i.e. for the lower octave, or if the upper octave starts near an open string (eg Eb on D string), use 13 124 134 For an upper octave that starts on 4th finger, carry on: 4 134 13 12

The combined sequence 13 124 134 134 13 12 works for four scales: Ab, Db, E and B. (although with the E major scale it unnecessarily avoids the open A string).

NB books seem to prefer the sequence 1x24 1x24 124 124 134, which has only four shifts instead of five, but the extensions add difficulty where I’m already in unfamiliar terrain, so I prefer mine.

PS the example shown above is the beginning of the Élégie by Gabriel Fauré, Op 24. Watch a very lovely performance from Nadège Rochat here.

Thursday, June 23, 2022

my musical miseducation

Here's a memoir fragment I wrote in English in 2015 and kept in a drawer. At the tail end of bringing up my own children, I had built up a lot of anger about all the opportunities I never even knew about when I grew up, but I wasn't really ready to get into discussions about that.

In 2020/21 this fragment became the nucleus for the much longer (and marginally less angry) text of chapter 3 in my cello/piano themed family memoir, written in German. To give an impression of the content of that chapter, I'm now sharing the original fragment, with only a few edits and updates.


My musical miseducation

(started writing up 23.10.2015 – this version revised in June 2022)

When I was five, my father finished his PhD and started a proper job, and we moved from an attic in the centre of Würzburg to a place in the middle of nowhere, close to the petrochemical site where he worked, but far away from everything else. At that time the chemical industry was hiring all the chemists they could get, so he had the choice to start at any of the large chemical companies. We could have ended up in a more civilised environment like Mannheim/Ludwigshafen, Frankfurt, or Köln/Leverkusen, but we ended up at the rural northern fringe of the Ruhrgebiet, not even in a village or residential development, but in a field where a local farmer had built a house for his daughter, who then very wisely decided not to move in. The small town of Dorsten was 3 km away, the village which we nominally belonged to about the same distance in the opposite direction.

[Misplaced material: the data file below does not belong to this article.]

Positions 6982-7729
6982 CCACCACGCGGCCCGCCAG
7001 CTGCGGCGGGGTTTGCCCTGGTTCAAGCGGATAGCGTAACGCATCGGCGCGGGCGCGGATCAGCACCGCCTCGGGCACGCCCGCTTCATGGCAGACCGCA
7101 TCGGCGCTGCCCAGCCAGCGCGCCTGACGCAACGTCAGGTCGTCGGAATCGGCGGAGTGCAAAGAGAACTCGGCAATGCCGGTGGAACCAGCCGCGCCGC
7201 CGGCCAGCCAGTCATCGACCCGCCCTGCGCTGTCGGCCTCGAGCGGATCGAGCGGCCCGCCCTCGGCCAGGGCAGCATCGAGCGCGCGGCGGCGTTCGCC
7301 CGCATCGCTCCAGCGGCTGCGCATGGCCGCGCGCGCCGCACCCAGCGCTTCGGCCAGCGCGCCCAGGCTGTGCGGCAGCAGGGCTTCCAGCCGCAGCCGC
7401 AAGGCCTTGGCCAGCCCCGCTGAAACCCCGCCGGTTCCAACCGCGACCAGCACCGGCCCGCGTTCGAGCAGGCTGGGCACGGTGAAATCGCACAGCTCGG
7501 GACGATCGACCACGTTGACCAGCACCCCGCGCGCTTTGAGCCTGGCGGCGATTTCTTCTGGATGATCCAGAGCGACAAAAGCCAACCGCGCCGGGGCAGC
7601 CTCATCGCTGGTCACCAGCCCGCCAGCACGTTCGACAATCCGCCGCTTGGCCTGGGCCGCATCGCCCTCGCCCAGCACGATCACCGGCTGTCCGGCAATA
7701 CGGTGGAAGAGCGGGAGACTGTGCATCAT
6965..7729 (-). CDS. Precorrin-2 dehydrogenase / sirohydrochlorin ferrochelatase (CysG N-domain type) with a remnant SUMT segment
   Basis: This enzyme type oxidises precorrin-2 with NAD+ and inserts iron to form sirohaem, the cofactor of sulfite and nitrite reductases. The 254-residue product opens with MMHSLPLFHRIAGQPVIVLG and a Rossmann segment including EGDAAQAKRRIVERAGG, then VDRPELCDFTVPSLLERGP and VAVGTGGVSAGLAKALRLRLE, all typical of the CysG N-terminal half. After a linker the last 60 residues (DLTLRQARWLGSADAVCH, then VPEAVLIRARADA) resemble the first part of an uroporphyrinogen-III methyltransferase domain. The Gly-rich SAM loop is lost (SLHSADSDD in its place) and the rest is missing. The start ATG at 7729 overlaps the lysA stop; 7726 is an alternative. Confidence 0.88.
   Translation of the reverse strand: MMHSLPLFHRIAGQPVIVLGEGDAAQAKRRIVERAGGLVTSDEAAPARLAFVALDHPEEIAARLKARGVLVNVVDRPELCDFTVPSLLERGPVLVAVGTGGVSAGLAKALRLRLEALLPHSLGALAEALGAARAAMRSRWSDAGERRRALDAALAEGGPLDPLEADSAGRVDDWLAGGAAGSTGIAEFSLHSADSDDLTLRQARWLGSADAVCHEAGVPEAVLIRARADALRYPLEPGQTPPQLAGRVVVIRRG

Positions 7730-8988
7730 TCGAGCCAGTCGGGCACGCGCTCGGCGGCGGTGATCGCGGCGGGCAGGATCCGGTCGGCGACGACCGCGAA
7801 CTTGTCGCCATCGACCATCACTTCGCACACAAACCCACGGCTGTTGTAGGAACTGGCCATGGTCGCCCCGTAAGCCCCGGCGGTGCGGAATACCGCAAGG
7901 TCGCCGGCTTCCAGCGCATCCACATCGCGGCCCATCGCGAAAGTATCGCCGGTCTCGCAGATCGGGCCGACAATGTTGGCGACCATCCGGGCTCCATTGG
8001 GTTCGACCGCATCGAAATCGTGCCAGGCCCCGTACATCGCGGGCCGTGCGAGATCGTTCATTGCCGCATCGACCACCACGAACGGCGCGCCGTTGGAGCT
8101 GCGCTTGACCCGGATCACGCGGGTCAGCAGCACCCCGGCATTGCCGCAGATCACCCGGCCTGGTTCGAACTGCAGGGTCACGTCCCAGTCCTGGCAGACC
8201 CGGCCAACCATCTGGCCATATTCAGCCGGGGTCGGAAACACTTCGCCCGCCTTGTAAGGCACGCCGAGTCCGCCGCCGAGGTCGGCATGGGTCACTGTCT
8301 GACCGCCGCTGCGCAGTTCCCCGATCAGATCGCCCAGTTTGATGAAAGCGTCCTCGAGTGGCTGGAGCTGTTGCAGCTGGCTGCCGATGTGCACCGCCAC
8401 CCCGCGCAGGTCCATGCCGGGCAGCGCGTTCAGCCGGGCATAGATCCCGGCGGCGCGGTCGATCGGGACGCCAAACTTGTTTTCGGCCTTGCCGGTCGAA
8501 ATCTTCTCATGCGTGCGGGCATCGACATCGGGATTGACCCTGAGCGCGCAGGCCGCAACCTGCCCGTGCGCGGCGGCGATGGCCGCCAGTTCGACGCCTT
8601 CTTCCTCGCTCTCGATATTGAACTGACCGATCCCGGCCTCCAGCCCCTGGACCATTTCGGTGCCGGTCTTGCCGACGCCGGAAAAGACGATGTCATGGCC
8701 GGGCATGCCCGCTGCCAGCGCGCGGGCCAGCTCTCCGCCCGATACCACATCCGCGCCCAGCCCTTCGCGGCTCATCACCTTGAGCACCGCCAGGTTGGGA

I was sent to the village primary school aged 5 (and three quarters), a year ahead of schedule as I had started learning to read and write all by myself – probably because there was nothing else to do there.

My mother had inherited a good upright piano (August Förster, Leipzig, ca. 1912) from her mother, who had been a piano teacher and had died just before I was born. That piano now came out of storage and moved in with us. In the early years it had pride of place in the large living/dining room, but later on it was squeezed out and ended up in the dark corridor, near the bathroom door. Meanwhile, in the attic of my (paternal) grandparents’ house, there was a good cello (although in a sorry state) last played by my great-grandfather in the early 1930s.

So my parents had space, disposable income, two quality musical instruments, and an intelligent child in primary school. What would you do in that situation? My mother decided to take piano lessons for herself and put me out to pasture on the steppe. Her teacher, a certain Kurt Kayser, head of the Vestische Musikschule at Gelsenkirchen-Buer, died on April 25, 1972 after smoking-related illnesses, and her lessons notebook runs for two years and a bit from Feb 17 to March 18. As I found payment receipts from May 69 to July 70, and I seem to remember that Herr Kayser was ill for a while, I conclude the lessons ran from February 1969 (just before I started school) to March 1971.